Pierre Leduc was the son of Pierre Leduc and Anne Martin, of the city of Rouen, in Normandie, St-Laurent parish.
Pierre Leduc was hospitalized in Hôtel-Dieu hospital of Québec on 16 October 1698, being given the age of 28 on the record, with origin of Rouen.
|Pierre Leduc & Catherine Fortin, marriage|
Ce jourdhuy vingthuitieme Juin mil sept cent a esté fait et solemnisé le mariage entre Pierre Leduc soldat de la compagnie de Monsieur de Lamotte, maistre chaudronier, fils de deffunct Pierre Leduc vivant maistre fourbisseur et de deffuncte Anne Martin sa femme demeurant en la ville de Rouan paroisse St Laurent, led. Pierre Leduc fils demeurant en cette parroisse d'une part. Et Catherine Fortin fille de deffunct Louis Fortin vivant laboureur et de Catherine Godin sa femme demeurant en cette parroisse d'autre part. Ce mariage a esté fait apres la publication des trois bans en vertu de la permission qu'en a obtenu le marié de Monsieur le chevallier de Calliere gouverneur general de la France septentrionalle le moy dernier et en la presence de Jean Neveu beau pere de la mariée, Catherine Godin sa femme, René Fortin, Jean Chotart, Marie Fortin, Vivien Magdelenne dit Ladouceur, Jean Baptiste Lesnard, et Estienne Magdalenne dit Ladouceur, Jacque Biguot, Guillaume Roussel, Nicolle Fillastrau, Marie Roy, Marie L'Homme, Catherine Secire, Marie Clemence Rapein, qui ont tous declaré ne savoir signer de ce enquis ste à l'ord Sr Pottier, signé
On 28 June 1700 was done and solemnized the marriage between Pierre Leduc, soldier of the company of Mr Lamotte, master brazier, son of the late Pierre Leduc, master furbisher in life, and of the late Anne Martin his wife, of the city of Rouen, St-Laurent parish, now resident of this parish on the one part, and Catherine Fortin, daughter of the late Louis Fortin, ploughman in life, and of Catherine Godin his wife, residing in this parish on the other part. this marriage was done after the publication of the 3 bans in virtue of the permission obtained by the groom from Mr the knight de Callière governor general of northern France last month and in the presence of Jean Neveu step-father of the bride, Catherine Godin his wife, René Fortin, Jean Chotart, Marie Fortin, Vivien Magdelenne dit Ladouceur, Jean Baptiste Lesnard, and Estienne Magdalenne dit Ladouceur, Jacque Biguot, Guillaume Roussel, Nicolle Fillastrau, Marie Roy, Marie L'Homme, Catherine Secire, Marie Clemence Rapein, who all declared they could not sign when asked per the ordinance. Sr Pottier signed.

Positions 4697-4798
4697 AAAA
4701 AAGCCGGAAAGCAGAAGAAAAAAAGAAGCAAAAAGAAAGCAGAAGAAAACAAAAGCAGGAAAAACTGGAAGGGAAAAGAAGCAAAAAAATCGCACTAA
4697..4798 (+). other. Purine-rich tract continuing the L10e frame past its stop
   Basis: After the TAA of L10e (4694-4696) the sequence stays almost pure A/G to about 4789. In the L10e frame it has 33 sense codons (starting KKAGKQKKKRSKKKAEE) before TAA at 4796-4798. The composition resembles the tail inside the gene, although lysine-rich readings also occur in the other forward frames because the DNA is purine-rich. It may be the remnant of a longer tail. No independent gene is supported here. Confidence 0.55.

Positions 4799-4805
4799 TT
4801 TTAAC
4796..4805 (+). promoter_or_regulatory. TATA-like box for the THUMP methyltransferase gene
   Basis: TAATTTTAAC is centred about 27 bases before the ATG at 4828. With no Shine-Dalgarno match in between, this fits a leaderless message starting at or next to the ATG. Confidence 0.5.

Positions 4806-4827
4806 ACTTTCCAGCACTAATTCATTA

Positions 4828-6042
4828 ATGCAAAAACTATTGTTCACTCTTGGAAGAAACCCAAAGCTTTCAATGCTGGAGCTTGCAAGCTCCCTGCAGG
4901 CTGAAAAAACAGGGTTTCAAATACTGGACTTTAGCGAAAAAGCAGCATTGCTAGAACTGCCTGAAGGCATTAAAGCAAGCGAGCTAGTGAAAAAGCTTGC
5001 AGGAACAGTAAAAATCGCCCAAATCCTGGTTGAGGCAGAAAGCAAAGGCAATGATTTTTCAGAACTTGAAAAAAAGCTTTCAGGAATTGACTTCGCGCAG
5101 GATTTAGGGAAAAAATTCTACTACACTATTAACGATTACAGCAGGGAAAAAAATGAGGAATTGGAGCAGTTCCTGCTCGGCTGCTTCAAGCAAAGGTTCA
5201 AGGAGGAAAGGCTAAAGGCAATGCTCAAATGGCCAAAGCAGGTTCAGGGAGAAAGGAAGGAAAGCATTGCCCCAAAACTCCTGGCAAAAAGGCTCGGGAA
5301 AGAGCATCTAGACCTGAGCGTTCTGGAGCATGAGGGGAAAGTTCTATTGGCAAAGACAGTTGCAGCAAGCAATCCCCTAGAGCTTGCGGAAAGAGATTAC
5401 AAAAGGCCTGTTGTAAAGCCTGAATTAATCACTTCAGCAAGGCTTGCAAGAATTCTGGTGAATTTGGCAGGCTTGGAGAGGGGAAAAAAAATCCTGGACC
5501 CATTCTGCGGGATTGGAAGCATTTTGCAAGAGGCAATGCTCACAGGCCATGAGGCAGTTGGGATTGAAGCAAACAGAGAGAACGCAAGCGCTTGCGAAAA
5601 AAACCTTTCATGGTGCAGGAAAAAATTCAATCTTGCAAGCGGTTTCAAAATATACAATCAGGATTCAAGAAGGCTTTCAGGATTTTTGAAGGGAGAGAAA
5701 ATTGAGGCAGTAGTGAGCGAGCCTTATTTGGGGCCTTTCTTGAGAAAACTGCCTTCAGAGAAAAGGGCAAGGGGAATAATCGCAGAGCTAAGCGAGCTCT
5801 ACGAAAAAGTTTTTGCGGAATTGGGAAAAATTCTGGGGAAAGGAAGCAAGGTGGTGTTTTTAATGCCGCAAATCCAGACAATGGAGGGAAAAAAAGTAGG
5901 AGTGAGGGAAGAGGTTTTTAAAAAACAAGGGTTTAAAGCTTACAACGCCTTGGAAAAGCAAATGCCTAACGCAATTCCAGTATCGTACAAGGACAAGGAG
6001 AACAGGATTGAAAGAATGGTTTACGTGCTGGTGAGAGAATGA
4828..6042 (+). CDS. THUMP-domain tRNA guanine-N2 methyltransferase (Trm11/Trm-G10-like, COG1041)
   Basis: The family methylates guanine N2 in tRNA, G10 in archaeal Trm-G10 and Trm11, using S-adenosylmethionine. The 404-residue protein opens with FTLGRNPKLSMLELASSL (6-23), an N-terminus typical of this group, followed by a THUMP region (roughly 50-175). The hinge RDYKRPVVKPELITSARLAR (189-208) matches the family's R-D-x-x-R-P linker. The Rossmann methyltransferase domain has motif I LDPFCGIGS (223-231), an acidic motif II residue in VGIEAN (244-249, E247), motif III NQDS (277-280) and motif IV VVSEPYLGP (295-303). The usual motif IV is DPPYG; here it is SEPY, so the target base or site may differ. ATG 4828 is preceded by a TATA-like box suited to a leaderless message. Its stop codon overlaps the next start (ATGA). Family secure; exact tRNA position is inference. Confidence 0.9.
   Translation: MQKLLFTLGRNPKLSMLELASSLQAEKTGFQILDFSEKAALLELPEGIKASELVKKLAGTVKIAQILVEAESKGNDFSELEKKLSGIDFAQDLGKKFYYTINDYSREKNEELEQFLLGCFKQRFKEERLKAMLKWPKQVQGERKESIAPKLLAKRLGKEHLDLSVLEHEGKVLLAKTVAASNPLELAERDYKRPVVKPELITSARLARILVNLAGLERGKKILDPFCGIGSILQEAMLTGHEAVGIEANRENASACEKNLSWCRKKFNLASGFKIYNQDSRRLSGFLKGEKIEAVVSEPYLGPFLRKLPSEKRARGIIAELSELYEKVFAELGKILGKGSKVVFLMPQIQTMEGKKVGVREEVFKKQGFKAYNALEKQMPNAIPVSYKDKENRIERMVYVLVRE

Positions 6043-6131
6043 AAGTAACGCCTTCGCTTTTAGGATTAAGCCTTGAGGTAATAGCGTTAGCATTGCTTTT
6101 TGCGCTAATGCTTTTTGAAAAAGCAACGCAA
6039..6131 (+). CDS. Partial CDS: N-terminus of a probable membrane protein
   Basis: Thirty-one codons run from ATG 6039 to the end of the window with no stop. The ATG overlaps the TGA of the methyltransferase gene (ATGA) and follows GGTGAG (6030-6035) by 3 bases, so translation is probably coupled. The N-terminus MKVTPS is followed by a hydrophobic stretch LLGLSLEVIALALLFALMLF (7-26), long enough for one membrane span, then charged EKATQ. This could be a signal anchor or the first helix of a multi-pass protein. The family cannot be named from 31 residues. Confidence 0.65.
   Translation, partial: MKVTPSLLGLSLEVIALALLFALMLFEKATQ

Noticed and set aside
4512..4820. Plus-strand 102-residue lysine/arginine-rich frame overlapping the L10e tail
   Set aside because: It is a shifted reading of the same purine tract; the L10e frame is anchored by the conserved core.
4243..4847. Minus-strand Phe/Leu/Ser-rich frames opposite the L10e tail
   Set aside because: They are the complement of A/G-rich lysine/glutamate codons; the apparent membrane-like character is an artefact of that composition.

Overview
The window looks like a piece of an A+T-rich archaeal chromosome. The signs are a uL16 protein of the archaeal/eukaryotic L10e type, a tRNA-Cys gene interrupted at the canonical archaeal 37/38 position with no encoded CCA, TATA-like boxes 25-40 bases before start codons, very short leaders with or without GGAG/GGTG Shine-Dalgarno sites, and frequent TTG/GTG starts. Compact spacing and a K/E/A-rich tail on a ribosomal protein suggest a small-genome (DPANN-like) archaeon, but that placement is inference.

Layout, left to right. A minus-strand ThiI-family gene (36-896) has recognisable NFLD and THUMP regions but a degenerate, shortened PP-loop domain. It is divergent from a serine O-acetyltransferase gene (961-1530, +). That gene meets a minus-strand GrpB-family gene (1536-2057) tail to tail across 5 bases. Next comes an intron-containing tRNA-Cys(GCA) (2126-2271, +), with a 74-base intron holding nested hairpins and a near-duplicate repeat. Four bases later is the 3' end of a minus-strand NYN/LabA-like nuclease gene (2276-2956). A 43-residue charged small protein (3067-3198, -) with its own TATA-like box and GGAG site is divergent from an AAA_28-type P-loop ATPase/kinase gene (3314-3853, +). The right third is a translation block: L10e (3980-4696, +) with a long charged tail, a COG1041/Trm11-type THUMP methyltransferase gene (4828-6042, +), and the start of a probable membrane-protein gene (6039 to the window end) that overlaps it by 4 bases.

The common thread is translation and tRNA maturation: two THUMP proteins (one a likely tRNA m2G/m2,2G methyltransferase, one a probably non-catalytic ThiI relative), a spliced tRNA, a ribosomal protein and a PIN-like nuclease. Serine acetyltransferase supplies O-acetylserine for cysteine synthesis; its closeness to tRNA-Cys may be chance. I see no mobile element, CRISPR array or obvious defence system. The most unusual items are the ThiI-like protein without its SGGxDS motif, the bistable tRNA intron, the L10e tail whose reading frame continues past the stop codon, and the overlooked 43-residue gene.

Known children The family appear to be established on Île Perrot, with baptisms being done in nearby Ste-Anne-de-Bellevue or Pointe-Claire, some records mention the place of residence but not all. Marriages sometimes mention it also.
On December 31, 1700, he received a concession of forty-one arpents of land in area on the coast of Lake St-Louis from the Montréal Sulpicians, seigneurs for the area.
The only other notarial act found which clearly relates to him (there is another Pierre Leduc in the colony at the same time) was an obligation by him to the Ste-Anne-de-Bellevue vestry, with others also, all parties making a donation to the church vestry.
Pierre Leduc, born in Rouen, Normandie, son of Pierre Leduc and Marie Anne Martin, was buried on 29 Feb 1740 in Ste-Anne-de-Bellevue, the record giving him 73 years of age. The record does not state where or when he died.
Note: He was not soldier of Mr de Callière but of Mr de Lamotte, he obtained permission to marry from Mr de Callière, who as governor of the colony was the final authority for giving such permissions to soldiers, who if still in service had to obtain such before marrying.
Various notes were on this profile, many of them related to his son Thomas, and others to his arrival or his father. Many of these have no specific source cited, but are being left here for research purposes. Additional sources were graciously provided, Russell Larson, who compiled research on the Leduc / LaDuke family, and is used with his kind permission.
Addie Leduc Morton – Ancestry of William Leduc
Error in Leduc Family – in a record “Denissen Compilation.” Toussaint Leduc is listed as the son of his Uncle Stephen Leduc. Toussaint in the Denissen Compliation should be listed as son of Francis Barthelmy Leduc. Stephen Leduc had no sons named Toussaint but had a brother by the name of Toussaint and that brother had a son named Toussaint.
Error in Addie Leduc Mortan – Ancestry of William Leduc
In the Ancestry of Addie Leduc Morton – she notes that Thomas Leduc born March 2, 1729 in Ill Perrot and was married four times, but he was married only three times.
Addie lists a 2nd Wife Marguerite Giroux and a 3rd Wife of Charlotte St. Marcel.
But in fact, there was only one marriage, as Marguerite was born with the last name Giroux.
According to Tanguay and PRDH Marguerite’s father was Etienne Giroux dit St-Marcel.
St-Marcel is a dit name for Giroux.
She was married prior to Thomas and her father’s name was Etienne Giroux – St. Marcel.